The efficacy of prostate-specific antigen (PSA) screening in reducing prostate cancer (PCa) mortality remains a matter of debate. Nonetheless, some racial and ethnic minority groups—particularly Black and Hispanic men—are less likely to receive prostate cancer screening and treatment. This discrepancy, in turn, may contribute to racial and ethnic disparities in PCa outcomes, including higher mortality rates.
According to Alexander Putnam Cole, MD, a urologist in the Division of Urology at Brigham and Women’s Hospital, many prior studies have focused on the differences in PCa outcomes among various racial and ethnic groups. He is corresponding author of a new study published in the American Journal of Preventive Medicine that keys in on how clinicians might alleviate these disparities through shared decision making (SDM).
“We realize there are pros and cons to PSA screening, so the goal of SDM isn’t necessarily to get more men to do PSA screening,” Dr. Cole says. “The goal is to help patients become informed, incorporate their values and preferences into decision making, and work with physicians in deciding whether to pursue the test. And in doing so, we can also mitigate those disparities that exist.”
A Powerful Case for Employing Shared Decision Making
For the study, Dr. Cole and his colleagues reviewed responses to the PSA screening portions of the 2020 U.S.-based Behavioral Risk Factor Surveillance System survey. Since the survey does not cover the entire SDM process, the authors computed an estimated SDM variable to serve as a proxy for SDM.
The objectives of the study were to:
- Identify any race- or ethnicity-based differences in self-reported PSA screening and estimated SDM use.
- Assess the impact of estimated SDM on racial/ethnic disparities in self-reported PSA screening.
The study authors found a significant interaction between race/ethnicity and estimated SDM. Among survey respondents who did not report SDM, non-Hispanic Black and Hispanic men were much less likely than their non-Hispanic counterparts to receive PSA screening. Among respondents who did report SDM, however, no race- or ethnicity-based differences in PSA screening were discerned.
“These are two minority groups that are historically underserved and underrepresented,” Dr. Cole says. “But even with factors like poor access to care or language barriers, we see that if you’re doing shared decision making, the lower likelihood of PSA screening among non-Hispanic Black and Hispanic men disappears.”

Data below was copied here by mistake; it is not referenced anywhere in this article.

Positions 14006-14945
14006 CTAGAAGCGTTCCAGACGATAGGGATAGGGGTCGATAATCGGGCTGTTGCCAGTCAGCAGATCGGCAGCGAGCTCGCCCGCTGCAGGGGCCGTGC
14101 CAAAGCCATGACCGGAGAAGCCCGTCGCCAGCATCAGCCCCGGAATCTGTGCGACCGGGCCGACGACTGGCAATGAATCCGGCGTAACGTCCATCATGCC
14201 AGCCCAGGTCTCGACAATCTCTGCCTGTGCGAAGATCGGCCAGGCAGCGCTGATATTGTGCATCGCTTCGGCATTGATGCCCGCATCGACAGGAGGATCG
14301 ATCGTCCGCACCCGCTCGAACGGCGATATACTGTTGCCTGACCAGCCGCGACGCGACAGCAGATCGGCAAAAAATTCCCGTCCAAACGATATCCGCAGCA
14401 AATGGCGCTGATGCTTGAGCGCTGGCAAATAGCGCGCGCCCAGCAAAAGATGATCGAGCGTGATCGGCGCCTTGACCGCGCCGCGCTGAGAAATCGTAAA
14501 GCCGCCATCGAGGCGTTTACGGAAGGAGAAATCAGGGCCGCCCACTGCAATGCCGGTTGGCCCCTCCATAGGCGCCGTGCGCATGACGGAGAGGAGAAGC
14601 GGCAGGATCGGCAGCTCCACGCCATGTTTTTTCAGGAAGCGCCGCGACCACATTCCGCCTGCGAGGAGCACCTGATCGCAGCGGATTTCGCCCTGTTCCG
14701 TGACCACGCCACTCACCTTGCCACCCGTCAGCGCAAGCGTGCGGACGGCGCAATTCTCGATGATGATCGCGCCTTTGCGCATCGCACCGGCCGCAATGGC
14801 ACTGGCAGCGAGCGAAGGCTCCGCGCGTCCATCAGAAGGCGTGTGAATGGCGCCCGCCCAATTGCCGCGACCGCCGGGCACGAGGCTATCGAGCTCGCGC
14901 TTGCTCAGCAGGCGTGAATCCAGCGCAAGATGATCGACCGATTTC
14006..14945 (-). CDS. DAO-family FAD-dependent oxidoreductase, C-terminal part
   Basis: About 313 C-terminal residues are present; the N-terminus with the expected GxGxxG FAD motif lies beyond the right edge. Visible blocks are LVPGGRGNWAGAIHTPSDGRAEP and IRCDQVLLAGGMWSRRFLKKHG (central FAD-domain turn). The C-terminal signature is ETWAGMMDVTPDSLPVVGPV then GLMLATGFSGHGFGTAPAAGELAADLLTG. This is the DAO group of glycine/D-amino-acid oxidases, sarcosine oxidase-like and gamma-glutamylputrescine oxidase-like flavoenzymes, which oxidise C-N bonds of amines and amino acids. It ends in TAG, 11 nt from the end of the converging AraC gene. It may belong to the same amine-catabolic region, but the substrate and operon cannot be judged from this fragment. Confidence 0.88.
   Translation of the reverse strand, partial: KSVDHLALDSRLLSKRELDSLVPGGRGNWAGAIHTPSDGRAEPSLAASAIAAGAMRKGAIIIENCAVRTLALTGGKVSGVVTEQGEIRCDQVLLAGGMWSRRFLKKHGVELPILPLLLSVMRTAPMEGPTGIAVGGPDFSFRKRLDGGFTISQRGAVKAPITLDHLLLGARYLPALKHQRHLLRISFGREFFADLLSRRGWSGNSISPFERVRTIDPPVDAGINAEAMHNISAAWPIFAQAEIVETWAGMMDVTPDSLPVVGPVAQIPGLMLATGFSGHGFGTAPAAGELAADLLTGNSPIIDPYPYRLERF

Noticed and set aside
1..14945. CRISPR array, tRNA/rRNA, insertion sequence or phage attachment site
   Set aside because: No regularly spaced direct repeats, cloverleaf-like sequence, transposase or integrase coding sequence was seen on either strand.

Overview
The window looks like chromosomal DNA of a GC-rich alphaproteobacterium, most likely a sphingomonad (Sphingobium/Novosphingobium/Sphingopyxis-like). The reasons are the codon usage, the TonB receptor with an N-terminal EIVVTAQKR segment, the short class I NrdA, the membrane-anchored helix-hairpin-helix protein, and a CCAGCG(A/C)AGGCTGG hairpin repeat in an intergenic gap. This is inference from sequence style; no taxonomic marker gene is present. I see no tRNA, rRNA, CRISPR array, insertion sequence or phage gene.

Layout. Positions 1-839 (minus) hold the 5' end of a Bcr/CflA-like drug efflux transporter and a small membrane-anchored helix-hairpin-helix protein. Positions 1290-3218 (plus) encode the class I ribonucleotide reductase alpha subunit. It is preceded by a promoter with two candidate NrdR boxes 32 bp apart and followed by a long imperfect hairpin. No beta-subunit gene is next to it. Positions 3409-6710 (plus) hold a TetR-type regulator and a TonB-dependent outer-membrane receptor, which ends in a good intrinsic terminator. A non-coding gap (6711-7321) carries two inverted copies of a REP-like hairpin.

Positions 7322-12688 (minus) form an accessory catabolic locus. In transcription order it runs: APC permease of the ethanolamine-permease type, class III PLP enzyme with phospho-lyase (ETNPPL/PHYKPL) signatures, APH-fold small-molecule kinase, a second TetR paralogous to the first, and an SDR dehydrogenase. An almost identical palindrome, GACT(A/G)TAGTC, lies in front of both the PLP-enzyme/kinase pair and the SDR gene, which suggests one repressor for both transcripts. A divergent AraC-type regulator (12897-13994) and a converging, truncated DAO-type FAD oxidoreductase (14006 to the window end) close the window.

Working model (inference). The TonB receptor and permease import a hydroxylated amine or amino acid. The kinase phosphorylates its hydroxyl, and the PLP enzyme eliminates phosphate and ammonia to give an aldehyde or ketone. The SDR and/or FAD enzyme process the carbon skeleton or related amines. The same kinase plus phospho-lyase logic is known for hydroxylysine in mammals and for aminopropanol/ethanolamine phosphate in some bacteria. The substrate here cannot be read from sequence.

Searching for Simple Fixes That Can Have a Major Impact
Dr. Cole notes that only about one-fifth of men in the survey who were eligible for PSA screening had SDM. This, despite the fact that American Urological Association guidelines advise clinicians to “engage in shared decision making with people for whom prostate cancer screening would be appropriate and proceed based on a person’s values and preferences.”
“Shared decision making about PSA screening is something we’re already supposed to be doing,” Dr. Cole says, “but it also has the added benefit of possibly making those racial and ethnic disparities in PSA screening go away.”
Furthermore, Dr. Cole adds, SDM is a simple, cost-effective solution. “There are a lot of ways you could try to get at this issue—build new health centers, expand insurance coverage, recruit more minority physicians,” he says. “This is a comparatively small tool, but one that could make a big difference.”
The research shows great promise, according to Kerry L. Kilbridge, MD, MSc, a medical oncologist at Dana-Farber Cancer Institute and expert in the field of disparities and racial equity. “These tantalizing results suggest that policy measures to support shared decision making may be a valuable tool in our efforts to mitigate the unequal toll that prostate cancer takes from Black men,” Dr. Kilbridge said. “Identifying shared decision making as a strategy to decrease health disparities represents meaningful progress in our search for solutions.”
In his ongoing research, Dr. Cole is focusing on practical steps to reduce racial disparities in PCa diagnosis and treatment. For example, he has received funding for studies looking at implementing ride sharing programs for patients and at improving access to MRIs and genetic testing in community health centers.
Dr. Cole and his colleague Quoc-Dien Trinh, MD, MBA, also led a study published in the Journal of Urology last year that found that disparities in PSA screening were eliminated in veterans who represent a population of men with near universal insurance coverage and access to an integrated health system through the U.S. Department of Veterans Affairs.
“There are a lot of possible factors at play here, from implicit biases to structural racism,” he says. “We’re trying to uncover what I’ll call ‘simple fixes’—potential levers we can use that give us the biggest bang for our buck. These are examples of those kinds of studies.”